Reflections on Good Friday.
On this day, two thousand and so years ago, our Lord was crucified. It was a good day. And today, it is still a good day.
It is a good day, because it is a restful day. Yes, restful, because it is a public holiday and we have a little more time to sleep and rest. But more than that, it is restful because on this day, eternal rest was secured. On the cross for which good Friday is so well known, it wasn’t just Jesus that was crucified. All our brokenness – everything inadequate and unsettling and disgusting about us was crucified there with him. The nagging debt which all of us owe was paid that day. And the blood which flowed and dripped off that cross washed us so that we were white as snow. No longer were we at unrest with the God of the universe. No longer did we need to work to be right with Him. We received the truest rest that we could ever receive – the rest from self-justification. With one last breath, Jesus said “It is finished.” His work was done. Our work was done. There is now rest. And the king, hanging broken on that cross, invites us to join in his rest. It is a good rest. It is a good day.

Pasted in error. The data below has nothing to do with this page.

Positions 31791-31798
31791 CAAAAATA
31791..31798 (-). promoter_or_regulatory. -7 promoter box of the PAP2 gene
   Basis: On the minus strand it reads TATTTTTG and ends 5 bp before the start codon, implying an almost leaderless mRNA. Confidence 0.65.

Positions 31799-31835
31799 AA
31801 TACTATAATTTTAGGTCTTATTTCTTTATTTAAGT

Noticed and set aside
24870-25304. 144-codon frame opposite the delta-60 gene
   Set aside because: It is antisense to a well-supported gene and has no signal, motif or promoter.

It is a good day, because Jesus is declared king. Pilate nailed an inscription onto the cross, declaring that Jesus was the King of the Jews. Yet, little did he know that this act of mockery proclaimed the most glorious and important truth, the identity of the man Jesus: King. The Jewish authorities asked Pilate to take the sign down – but he refused, for his word was final. On this day, the earthly authorities had declared the kingship of Jesus. Not just king of the Jews, nor the Roman Empire, but of the whole creation. Of the rocks which bore the metal for the nails, and the trees which bore the wood for the cross. Of the executioners who flogged and killed him, of the crowd – you and me – who wanted blood and shouted, “crucify him!” This is our king. Though we killed him, by his blood we are cleansed. He invites us to be a part of his kingdom. He is a good king. It is a good day.
It is a good day, because we are no longer thirsty. But at what cost? On the cross, Jesus knew that all things were now drawing to an end – and he said, “I thirst.” Jesus once said that he was the source of living water. Whoever drank this living water would never be thirsty again. Yet, Jesus was the one who thirsted. The second person of the triune God thirsted – so that we don’t have to thirst. He was needy, that we might be full. As his blood flows and washes us clean, so does his grace flow into our cups, overflowing and overflowing – whilst his body was broken, hanging dry on the cross. He gives us living water that our thirsts might be eternally quenched. It is a sorrowful day, yes – he is the man of sorrows. Are we to mourn? His sorrow secures for us joy. We are satisfied for good. It is a good day.